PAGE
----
Posted by B. Preston at 08:40 AM | Comments (0) | TrackBack

May 08, 2002


Spider-man, which grossed about a gazillion dollars over the weekend and has met universal acclaim, is apparently full of continuity screw-ups. It'll still break all the records, and I'll still see it eventually. And as a life-long Spidey fan, I'm sure I'll still love it.
Posted by B. Preston at 05:59 PM | Comments (0) | TrackBack



(A big thanks to JYBlog contributing editor Mark Rice for leading me to this gem)
Posted by B. Preston at 05:21 PM | Comments (0) | TrackBack


: I'm not going to get into this one, except to say that I'm a Sam Houston Texan.
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May 07, 2002


: Prolific comment-writer Marc Velazquez has his own blog now called Spudlets. JYBlog says check him out...
Posted by B. Preston at 11:13 PM | Comments (0) | TrackBack

No Title

: Blogdom is rife with intrigue, as we all are weighing in on the meanings of various things--the assasination of Pim Fortuyn, or the Unabomber Mark 2's brief career, the signals coming from the Bush administration on the Mid East, the latest suicide bomber, the machinations of the Catholic Church, whatever. Truth is, I'm having a very hard time making any sense, or finding any meaning, in anything lately. I just have a sense, not really of dread or doom, but a sense, very real, that we're on the edge of a momentous time. As I look at the world around me I see a rising tide of chaos unlike anything I've ever seen before. And a quick study of history delivers no parallels--everything, every nation, every institution, seems to be staggered as though surprised by a heavy blow.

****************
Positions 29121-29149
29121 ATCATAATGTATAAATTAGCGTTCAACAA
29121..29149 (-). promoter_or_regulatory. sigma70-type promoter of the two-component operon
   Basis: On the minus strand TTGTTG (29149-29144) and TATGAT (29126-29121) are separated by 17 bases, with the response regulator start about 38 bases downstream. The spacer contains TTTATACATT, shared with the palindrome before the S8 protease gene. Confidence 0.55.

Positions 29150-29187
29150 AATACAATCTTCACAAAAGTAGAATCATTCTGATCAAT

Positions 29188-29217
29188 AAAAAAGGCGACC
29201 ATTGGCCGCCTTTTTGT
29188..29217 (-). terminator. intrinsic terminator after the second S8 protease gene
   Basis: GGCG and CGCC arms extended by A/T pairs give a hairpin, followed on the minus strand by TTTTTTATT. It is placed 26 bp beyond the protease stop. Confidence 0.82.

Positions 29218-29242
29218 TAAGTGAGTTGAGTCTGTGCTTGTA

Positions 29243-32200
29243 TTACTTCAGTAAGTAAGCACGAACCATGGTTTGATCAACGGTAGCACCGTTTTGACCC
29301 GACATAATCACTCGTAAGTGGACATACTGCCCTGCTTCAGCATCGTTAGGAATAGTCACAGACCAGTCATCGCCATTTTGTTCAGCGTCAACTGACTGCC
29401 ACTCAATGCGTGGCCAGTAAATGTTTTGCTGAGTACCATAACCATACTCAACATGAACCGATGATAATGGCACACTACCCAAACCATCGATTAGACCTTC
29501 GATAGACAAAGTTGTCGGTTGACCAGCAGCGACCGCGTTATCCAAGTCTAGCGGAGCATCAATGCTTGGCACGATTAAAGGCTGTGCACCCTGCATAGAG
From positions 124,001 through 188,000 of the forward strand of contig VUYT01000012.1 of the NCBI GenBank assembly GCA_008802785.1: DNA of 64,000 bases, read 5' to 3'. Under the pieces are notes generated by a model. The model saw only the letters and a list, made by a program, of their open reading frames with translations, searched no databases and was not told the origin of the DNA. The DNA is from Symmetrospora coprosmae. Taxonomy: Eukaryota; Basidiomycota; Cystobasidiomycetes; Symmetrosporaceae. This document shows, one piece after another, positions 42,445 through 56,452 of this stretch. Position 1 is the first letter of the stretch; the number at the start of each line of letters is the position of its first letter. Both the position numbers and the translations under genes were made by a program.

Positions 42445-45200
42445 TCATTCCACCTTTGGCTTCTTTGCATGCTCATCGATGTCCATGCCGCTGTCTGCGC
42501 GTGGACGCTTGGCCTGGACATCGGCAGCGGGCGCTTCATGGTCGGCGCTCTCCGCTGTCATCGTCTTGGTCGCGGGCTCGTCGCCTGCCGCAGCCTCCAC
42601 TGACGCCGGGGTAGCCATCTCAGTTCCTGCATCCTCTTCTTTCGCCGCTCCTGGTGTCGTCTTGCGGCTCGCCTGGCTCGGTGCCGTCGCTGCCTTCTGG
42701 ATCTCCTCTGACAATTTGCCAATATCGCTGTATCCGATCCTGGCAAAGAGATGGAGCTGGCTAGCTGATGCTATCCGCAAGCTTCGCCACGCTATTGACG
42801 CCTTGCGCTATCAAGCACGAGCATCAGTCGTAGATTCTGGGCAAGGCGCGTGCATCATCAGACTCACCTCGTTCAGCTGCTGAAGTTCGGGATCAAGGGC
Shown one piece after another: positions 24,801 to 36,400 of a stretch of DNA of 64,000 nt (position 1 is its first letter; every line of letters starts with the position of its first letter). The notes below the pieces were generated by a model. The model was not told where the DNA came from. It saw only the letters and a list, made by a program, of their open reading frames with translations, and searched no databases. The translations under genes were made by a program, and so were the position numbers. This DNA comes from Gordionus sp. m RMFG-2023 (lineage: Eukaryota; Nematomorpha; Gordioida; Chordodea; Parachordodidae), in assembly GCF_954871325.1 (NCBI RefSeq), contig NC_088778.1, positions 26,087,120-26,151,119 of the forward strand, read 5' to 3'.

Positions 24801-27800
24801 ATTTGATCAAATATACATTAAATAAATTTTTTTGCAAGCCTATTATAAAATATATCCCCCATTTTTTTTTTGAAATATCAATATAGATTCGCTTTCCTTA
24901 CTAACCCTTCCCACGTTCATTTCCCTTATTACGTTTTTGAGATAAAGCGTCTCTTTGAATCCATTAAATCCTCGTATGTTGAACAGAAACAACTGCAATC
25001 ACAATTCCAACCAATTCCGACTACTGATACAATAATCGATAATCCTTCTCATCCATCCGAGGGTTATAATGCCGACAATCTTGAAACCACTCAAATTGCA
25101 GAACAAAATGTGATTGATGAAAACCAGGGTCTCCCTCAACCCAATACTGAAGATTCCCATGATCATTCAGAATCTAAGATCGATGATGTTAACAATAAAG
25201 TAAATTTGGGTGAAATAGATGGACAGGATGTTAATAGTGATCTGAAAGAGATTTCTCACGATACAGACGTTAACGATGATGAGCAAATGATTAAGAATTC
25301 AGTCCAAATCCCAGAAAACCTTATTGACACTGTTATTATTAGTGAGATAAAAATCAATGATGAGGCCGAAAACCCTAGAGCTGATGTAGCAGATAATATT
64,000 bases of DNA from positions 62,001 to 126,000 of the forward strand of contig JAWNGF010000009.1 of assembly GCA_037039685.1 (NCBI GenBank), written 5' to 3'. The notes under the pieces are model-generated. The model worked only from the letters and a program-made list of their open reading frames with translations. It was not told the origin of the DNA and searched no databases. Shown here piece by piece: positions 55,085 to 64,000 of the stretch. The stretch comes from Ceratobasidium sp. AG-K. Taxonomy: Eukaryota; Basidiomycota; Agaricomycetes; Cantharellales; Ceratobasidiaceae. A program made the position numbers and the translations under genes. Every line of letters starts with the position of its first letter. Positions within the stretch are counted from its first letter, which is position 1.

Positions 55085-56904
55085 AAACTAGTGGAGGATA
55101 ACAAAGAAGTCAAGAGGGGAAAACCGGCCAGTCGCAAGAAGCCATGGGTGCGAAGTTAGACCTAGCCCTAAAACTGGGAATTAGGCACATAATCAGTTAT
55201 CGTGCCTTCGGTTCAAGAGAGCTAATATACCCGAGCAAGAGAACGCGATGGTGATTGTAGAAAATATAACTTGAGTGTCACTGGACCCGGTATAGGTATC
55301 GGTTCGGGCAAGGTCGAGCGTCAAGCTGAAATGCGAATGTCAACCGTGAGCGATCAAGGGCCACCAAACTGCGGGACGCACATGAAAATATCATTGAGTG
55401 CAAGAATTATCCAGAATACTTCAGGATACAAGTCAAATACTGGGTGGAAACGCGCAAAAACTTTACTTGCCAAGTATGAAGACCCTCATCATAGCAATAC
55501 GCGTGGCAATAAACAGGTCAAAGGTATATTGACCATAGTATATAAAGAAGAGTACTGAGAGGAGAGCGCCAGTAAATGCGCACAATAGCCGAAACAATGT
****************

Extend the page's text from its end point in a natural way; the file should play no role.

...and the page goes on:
It may not turn out this way at all, but it seems to me that we're looking at a period of incredible disorder before us, and there's just no way to tell now how it will turn out. Napoleon set a continent afire as he sought to bring the sword to the old monarchies of Europe, and his actions still reverberate through time. Hitler wanted to take over the world, exterminate the "undesirables," and establish a 1000-year reich that in reality lasted barely a decade. Yet, for his failure, we live in a world largely of his making.

And now before us, Europe is again heading in dangerous directions, the Middle East is as much a cauldron of hatred as it has ever been, and the "civilized" nations can barely keep focused long enough to take on a single enemy in a single place, let alone the hyrda-headed beast that is global terrorism. And in all this tumult, our leader is George W. Bush--a trustworthy, but untested, battle leader.